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Finally a port, Quinta Da Noval 2003. There was a lovely balance in this wine, the alcohol had blended perfectly with the Touriga Nacional grapes, there was no alcohol aftertaste that often happens with lesser ports. Apparently the vines are at high altitude and there was a lightness and freshness to this wine, full fruit which was long, long lasting. A reminder of how good port can be.

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Recent wine highlights

I have had some cracking wines in recent weeks. Let me share some of them with you before I get to my wines of the year in a future article.

 

Jeff Coutelou always provides me with memorable wines and these two from 2017 underline what a great vintage that was from him. Classe is one of the headline acts of the domaine and the 17 is as good as any I recall. Syrah (50%), Grenache (40%) and Mourvedre (10%) with ripe red and black fruit flavours and a depth of flavour indicating many, many years of life ahead if you can resist drinking it now. The Vin De Table (Syrah and Grenache again but this time with Merlot) is made from what was left after the main cuvées were assembled. But, it is no leftover. Ripe, concentrated and very drinkable. Jeff’s wines gets better and better and that is the highest praise I can give him as I have long considered him an exceptional winemaker as well as a friend.

From the same stable comes my good friend Julien Banville who took some of Jeff’s grapes in 2017 to produce his Chateau Des Gueux. A light red wine of intense red fruit aromas and lingering flavours it shows Julien’s talents for stamping his won personality on his wines. Delicious but sadly unavailable commercially.

From Spain two excellent wines. Jordi Llorens‘ wines have long been a source of pleasure and the Blan 5.7 2017 of Macabeo and Parellada was a joy, refreshing but full of creamy, white fruit. Partida Creus XL 2016 made from Xarel.lo was equally good with perhaps a little more acidity. I preferred that to the red VN though that was still good.

Back to France and two eastern regions. Alsace has long been one of my favourite wine regions in the world and the biodynamic Zind Humbrecht domaine one of my favourite producers. This Riesling 2009 was classic of the grape, petrol nose, citrus fruit, dry but with just a slight suggestion of sweetness. Savoie is becoming ultra fashionable and the Altesse from Domaine Giachino was a clear example of why its reputation is high. Floral, fruity, complex and dry, it really convinced me that Savoie and the grape Altesse are top quality.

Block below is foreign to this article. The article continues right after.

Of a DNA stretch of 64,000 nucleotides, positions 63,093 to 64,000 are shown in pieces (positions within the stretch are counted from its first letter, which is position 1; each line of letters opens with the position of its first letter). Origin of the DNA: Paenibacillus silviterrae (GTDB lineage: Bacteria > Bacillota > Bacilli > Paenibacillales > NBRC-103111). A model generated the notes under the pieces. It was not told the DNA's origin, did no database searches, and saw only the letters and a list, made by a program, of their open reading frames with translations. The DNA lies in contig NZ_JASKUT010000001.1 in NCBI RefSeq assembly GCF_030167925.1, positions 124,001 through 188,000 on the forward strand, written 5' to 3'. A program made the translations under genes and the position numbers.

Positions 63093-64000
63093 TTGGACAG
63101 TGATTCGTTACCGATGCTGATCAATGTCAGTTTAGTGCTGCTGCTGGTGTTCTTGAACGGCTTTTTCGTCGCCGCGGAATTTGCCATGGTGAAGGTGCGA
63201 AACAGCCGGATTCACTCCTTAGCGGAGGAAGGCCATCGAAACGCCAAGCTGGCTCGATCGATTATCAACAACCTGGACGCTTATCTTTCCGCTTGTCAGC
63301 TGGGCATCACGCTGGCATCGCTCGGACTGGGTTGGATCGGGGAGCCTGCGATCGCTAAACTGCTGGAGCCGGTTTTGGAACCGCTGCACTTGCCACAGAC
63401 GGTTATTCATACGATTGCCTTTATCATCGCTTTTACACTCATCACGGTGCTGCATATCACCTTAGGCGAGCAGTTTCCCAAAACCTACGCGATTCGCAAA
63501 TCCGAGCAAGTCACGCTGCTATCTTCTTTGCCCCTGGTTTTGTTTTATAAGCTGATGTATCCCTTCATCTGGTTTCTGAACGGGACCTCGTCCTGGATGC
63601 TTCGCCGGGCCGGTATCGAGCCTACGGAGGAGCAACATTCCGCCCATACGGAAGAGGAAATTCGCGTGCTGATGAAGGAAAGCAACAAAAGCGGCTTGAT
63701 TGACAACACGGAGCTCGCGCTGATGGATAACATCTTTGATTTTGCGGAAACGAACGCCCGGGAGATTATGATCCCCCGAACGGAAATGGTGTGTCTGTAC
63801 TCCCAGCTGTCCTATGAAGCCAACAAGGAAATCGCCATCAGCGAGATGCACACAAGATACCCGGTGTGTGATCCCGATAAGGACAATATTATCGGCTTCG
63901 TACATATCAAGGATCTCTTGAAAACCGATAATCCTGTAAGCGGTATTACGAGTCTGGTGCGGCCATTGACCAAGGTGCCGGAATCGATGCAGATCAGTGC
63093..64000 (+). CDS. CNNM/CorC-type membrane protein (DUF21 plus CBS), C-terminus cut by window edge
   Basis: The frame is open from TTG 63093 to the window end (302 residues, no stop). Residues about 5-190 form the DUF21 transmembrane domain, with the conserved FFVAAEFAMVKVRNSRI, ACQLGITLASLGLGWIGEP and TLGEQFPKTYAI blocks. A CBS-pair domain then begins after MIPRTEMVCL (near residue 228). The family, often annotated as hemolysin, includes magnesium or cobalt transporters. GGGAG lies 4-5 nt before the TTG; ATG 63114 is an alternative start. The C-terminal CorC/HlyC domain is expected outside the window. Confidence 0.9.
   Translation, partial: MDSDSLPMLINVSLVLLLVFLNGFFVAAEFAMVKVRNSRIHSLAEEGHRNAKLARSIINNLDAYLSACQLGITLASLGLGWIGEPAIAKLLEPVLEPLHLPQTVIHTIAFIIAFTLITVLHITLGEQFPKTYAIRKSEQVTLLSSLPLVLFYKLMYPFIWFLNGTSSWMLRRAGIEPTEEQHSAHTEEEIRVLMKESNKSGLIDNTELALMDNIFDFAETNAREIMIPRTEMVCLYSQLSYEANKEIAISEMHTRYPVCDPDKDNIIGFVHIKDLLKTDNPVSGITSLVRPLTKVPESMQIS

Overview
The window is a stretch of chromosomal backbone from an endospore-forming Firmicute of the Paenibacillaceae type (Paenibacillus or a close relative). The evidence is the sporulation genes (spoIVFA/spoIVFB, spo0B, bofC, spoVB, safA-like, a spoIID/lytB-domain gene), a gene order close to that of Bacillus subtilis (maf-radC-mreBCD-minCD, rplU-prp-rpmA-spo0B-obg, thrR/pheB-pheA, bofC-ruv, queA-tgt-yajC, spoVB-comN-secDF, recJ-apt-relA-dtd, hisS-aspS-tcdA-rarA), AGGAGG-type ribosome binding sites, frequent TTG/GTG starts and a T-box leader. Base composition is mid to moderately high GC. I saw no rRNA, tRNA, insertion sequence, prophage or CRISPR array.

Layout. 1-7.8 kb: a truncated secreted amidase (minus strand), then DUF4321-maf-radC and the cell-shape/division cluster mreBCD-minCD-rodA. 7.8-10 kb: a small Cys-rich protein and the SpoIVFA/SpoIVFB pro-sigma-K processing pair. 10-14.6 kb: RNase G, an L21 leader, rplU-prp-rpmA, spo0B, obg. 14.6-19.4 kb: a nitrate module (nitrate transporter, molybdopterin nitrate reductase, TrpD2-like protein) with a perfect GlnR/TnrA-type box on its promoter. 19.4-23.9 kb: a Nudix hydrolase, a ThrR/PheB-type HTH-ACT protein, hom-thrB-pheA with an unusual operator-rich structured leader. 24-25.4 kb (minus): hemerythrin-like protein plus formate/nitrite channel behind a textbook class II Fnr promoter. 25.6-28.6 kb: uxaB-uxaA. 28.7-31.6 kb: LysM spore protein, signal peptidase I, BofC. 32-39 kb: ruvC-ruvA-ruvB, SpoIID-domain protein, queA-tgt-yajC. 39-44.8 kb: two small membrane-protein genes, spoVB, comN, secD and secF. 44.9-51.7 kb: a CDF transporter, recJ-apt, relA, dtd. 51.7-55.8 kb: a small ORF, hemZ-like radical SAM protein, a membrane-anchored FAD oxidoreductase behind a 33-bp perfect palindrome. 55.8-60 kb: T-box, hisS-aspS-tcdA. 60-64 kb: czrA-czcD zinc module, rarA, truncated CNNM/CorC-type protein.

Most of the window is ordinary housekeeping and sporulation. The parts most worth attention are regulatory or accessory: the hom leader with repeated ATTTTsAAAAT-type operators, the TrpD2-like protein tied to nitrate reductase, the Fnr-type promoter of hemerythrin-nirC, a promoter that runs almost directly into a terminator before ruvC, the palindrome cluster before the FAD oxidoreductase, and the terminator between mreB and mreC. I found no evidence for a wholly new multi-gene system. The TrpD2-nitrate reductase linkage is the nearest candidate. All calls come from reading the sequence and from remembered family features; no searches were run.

I mentioned how much I enjoyed Patrick RolsLes Anciens 2016 in the last article with its Merlot and Cabernets from the Auvergne region. There’s an iron edge to the complex red fruit flavours, a wine showing the promise of a region only starting to develop its wines. From the Gard department came the Va Nu Pieds 2016 of the Frères Soulier. Classic Languedoc/Rhone Syrah and Grenache with plenty of black fruits as well as good tannins.

Finally and certainly not least. From England, yes you read that right. Davenport winery in East Sussex produces one of my favourite PetNats but this was the first still wine of theirs I had tasted, the Limney Horsmonden 2017. If Savoie shows promise then this is equally the case for English wine. Ortega, Bacchus, Huxulrebbe and Segerebbe are not grapes I know particularly but this blend had tremendous floral notes and a dry, clear expression of the place and grape. One of the best wines I have tasted this year.

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Wine with friends, the 2017 Coutelou wines

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One of the highlights of the last few weeks of the 2018 vendanges was tasting the wines from 2017. A group of our friends gathered to enjoy bottles kindly given by Jeff and we tasted through them, scoring them as went. I am not a great fan of wine scores but it was a simple way of tracking our preferences, we revisited scores regularly to ensure there was some context for the earlier marks.

We started with the OW of 2016, so a different vintage but yet to be released. I have tasted it regularly in recent weeks at vendanges lunches and I really like it. Many orange wines are being made but often they are based on grapes which have fairly neutral skins. OW is made from Muscat D’Alexandrie and the skins have a lot of flavour which the long maceration brings out together with the tannins. This has real character, one of my wines of the night. It must be said that for some of my friends it was too much of a shock, unused to skin contact wines they found it too different. If you like orange wines though, believe me, this is excellent.

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On to the reds. 2017 was a vintage of low yields due to the long, dry summer. However, it must be said one of the consequences is a concentration of flavour and high quality. The six wines we shared were all very good and consistent in their length and full flavour. Perhaps the most consistent of any vintage I have been involved with since I started in 2014.